Every day, we hear about huge corporate scams; those where adversaries are able to stealthily drain private information and large amounts of money from unsuspecting companies. And every day, people think, "That would never happen to me." But scams happen everywhere, and on every level.
Looking for a puppy
My wife and I decided that we really wanted a French Bulldog puppy. While we are familiar with purchasing puppies from legitimate breeders, we decided to take a look at local Frenchies so that we could visit the dog and check everything out before we made the purchase. Seems there were plenty of classifieds for puppies. While French Bulldogs normally range from $2000 and up, we saw a LOT of classified ads for $350 and $400. Beyond the price, right away we noticed there were red flags. But hey, I like to live dangerously so let's play along and see how this works.
We saw several red flags that made it fairly easy to determine that they were not legit ads.
Text us your email address
The seller did not want us to call or request a call back, but insisted on getting our email address. Normally, this may not be too bad, as breeders and sellers want to send you all the details of the puppies. However, I did a reverse lookup on the number and saw it was tied to a cloud-based voice service called Enflick; not an actual cell phone carrier. So the location of the seller could not be determined from that. All of the scam ads I researched used this same service.
I set up a fake email account and texted it to the seller. All of the sellers I reached out to had a similar format. The scammer plays on your emotions, hooking you into their story that they have a new job or moving and can't take the dog with them. They tried to convince me how legitimate they were and how concerned they were for the safety and health of the puppy. So they really needed to know everything about me. My home location, family info, experience with pets, etc. The emails where all written in broken English ala "Nigerian email" scams. Odd right? Since all of the ads claimed they were from US locations.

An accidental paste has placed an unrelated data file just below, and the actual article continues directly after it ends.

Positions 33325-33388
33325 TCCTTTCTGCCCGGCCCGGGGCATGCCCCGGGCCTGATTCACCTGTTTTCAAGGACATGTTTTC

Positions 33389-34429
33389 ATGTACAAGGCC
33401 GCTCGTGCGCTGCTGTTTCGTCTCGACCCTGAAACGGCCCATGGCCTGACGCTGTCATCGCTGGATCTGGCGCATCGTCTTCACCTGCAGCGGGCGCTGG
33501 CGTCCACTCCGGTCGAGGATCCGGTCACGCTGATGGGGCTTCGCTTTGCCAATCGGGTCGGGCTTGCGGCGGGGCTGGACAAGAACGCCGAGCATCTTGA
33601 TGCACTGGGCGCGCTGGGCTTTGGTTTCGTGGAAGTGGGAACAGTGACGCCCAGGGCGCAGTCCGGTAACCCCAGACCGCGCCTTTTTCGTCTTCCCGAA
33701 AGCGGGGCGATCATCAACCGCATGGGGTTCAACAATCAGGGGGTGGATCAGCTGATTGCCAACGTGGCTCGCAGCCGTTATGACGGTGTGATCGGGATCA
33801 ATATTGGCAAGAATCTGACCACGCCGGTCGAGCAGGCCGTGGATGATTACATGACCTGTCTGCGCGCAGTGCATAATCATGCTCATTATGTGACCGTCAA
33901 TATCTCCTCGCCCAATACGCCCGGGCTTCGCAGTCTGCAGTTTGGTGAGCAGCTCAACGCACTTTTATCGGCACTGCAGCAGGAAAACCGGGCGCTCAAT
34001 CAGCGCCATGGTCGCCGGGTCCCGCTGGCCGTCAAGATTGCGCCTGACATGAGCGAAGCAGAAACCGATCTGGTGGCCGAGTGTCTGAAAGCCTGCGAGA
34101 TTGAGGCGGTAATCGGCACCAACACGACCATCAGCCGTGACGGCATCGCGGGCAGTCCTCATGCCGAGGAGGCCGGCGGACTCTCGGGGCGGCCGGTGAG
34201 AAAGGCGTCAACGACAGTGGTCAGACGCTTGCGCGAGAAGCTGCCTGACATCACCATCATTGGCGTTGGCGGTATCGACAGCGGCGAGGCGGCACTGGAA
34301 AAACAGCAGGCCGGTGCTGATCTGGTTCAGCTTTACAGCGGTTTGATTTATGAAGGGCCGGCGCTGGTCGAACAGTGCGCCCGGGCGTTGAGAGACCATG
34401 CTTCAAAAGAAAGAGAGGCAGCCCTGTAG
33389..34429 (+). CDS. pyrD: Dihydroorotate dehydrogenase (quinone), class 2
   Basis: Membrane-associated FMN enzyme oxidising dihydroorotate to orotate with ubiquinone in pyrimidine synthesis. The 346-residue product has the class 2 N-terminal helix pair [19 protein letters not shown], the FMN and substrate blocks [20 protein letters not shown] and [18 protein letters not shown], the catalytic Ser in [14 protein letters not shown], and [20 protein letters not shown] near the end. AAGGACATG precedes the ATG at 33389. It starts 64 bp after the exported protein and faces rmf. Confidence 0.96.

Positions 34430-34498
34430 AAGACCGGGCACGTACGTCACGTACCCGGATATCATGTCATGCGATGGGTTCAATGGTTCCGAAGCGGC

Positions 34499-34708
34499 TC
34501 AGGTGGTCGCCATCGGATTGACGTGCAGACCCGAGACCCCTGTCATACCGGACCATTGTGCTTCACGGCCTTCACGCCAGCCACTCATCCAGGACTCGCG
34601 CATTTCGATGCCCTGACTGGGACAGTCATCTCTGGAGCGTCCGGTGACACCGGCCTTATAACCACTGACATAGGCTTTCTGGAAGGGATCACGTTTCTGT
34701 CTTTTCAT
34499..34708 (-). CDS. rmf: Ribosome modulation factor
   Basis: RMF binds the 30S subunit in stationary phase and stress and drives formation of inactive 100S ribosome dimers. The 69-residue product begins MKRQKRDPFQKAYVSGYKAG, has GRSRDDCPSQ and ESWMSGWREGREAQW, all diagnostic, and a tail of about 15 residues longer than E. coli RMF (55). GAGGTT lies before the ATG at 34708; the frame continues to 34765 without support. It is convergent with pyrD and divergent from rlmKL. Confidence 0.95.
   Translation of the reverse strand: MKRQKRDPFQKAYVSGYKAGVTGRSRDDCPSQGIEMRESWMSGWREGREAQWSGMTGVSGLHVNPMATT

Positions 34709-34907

I suspect these were probably stock or "borrowed" images; just so cute! They all looked like they were done at Puppy Glamour Shots (is that a real thing?). Using a reverse image search site, I found that the same images were being used on as many as 20 different sites
I used one of my test subjects and I carried it through to the actual scam. Here is where they need payment in advance to deliver the puppy. A total of $650 for a $2000+ puppy, what a deal!
Scamming the scammer
My curiosity got the better of me and I wanted to know more about where the emails were really coming from, so I set up a web page to capture and log incoming IP addresses. From the IP address, I was able to narrow in on a general location of the user. I also had some fun with the scammer while I was at it.
I then sent a response to all of the scammers letting them know I was interested in their puppies. I was sure to include a link to my "family" website which contained pictures of our house and family so they know the puppy is going to a good home.
To my surprise, all of the scammers actually clicked the link which gave me what I was looking for. Turns out every one of them were located in foreign countries. Here is a sample:
How big is this scam?
It only took a quick search for "puppy scams" to see how amazingly rampant this actually is. Even more surprising, was how many people fell for it. Story after story of people giving the scammers Western Union payments for their puppy only to have it not show up. However, not all ads are scams. There are plenty of honest people and breeders looking to sell their cuddly puppies. Here are some things to look for:
- Make sure to look for any of the red flags mentioned above, especially the extra low price.
- The seller should have no problem letting you see the puppy in person.
- Sellers often times have a website to see more information about the puppies.
- Ask breeders for references to other buyers of their puppies.
- Ask for a phone number to their veterinarian as well as the medical history.
One of the scammers actually emailed me back after clicking on my link. Here was their response:
So if that's the case, then it should be perfectly legit 🙂 </sarcasm>
Ray Kelly, Fortify On Demand Research. Follow me on Twitter: @vbisbest